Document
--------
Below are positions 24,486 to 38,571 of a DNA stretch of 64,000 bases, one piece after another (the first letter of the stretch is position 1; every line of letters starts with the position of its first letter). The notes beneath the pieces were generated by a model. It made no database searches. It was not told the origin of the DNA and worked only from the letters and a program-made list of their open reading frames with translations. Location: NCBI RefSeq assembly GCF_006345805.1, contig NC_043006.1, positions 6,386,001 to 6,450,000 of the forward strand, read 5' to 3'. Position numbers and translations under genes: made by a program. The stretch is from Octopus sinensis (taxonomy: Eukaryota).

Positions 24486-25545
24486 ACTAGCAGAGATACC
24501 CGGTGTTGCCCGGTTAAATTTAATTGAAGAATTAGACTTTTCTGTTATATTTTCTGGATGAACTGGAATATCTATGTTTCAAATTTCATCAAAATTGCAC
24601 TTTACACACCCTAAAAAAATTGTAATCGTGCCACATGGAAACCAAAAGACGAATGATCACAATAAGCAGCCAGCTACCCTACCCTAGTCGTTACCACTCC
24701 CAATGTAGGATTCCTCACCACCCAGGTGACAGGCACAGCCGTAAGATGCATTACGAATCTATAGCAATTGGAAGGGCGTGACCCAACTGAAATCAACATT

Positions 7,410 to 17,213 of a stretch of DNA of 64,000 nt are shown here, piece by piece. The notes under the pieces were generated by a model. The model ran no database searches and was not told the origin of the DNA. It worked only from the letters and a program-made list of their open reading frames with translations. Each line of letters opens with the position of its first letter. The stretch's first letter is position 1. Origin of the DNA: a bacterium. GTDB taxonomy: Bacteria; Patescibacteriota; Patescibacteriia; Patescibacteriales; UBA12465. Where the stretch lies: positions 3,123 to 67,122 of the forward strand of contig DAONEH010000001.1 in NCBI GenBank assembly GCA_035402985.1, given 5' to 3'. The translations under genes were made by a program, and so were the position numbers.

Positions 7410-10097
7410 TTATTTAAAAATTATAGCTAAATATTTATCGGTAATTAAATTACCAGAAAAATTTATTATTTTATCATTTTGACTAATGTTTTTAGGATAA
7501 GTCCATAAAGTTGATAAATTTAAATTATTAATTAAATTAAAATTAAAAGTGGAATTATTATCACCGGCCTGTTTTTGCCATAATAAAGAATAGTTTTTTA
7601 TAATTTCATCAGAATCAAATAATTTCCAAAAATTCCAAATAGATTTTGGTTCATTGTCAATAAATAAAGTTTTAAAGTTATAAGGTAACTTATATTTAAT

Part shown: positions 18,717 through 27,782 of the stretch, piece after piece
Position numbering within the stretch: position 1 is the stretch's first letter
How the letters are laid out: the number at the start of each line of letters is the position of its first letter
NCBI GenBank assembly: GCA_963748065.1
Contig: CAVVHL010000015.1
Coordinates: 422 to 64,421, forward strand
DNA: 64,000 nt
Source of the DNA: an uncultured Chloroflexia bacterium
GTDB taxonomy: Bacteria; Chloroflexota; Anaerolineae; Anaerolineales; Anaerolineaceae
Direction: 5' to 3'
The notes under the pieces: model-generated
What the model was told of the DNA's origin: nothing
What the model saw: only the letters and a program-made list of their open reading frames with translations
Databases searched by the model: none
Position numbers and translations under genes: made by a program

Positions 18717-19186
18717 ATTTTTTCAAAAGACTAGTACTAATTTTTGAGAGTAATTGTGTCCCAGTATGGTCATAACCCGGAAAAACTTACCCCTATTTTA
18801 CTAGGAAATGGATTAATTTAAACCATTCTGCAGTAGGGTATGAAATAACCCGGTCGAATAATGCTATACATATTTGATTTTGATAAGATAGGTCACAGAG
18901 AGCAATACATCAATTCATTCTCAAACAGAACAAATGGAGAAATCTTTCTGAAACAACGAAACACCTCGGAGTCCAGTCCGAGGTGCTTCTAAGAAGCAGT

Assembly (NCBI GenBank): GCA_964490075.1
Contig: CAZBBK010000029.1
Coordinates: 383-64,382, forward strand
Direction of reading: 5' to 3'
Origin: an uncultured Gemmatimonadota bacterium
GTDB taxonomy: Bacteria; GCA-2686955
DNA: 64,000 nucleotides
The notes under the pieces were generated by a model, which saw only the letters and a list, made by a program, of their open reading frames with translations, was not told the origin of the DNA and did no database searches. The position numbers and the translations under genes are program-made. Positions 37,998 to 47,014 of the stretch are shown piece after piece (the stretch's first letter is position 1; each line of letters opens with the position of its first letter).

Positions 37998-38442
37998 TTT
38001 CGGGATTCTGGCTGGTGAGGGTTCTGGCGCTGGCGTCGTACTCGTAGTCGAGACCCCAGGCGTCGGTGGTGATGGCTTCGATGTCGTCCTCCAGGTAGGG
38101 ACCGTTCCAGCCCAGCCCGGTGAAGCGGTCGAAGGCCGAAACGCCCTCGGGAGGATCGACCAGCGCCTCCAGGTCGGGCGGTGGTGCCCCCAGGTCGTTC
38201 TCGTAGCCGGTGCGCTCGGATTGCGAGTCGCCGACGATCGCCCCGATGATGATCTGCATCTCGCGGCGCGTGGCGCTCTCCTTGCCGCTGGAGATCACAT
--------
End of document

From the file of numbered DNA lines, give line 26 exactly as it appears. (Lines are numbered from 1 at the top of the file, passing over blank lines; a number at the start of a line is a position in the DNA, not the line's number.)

Position numbers and translations under genes: made by a program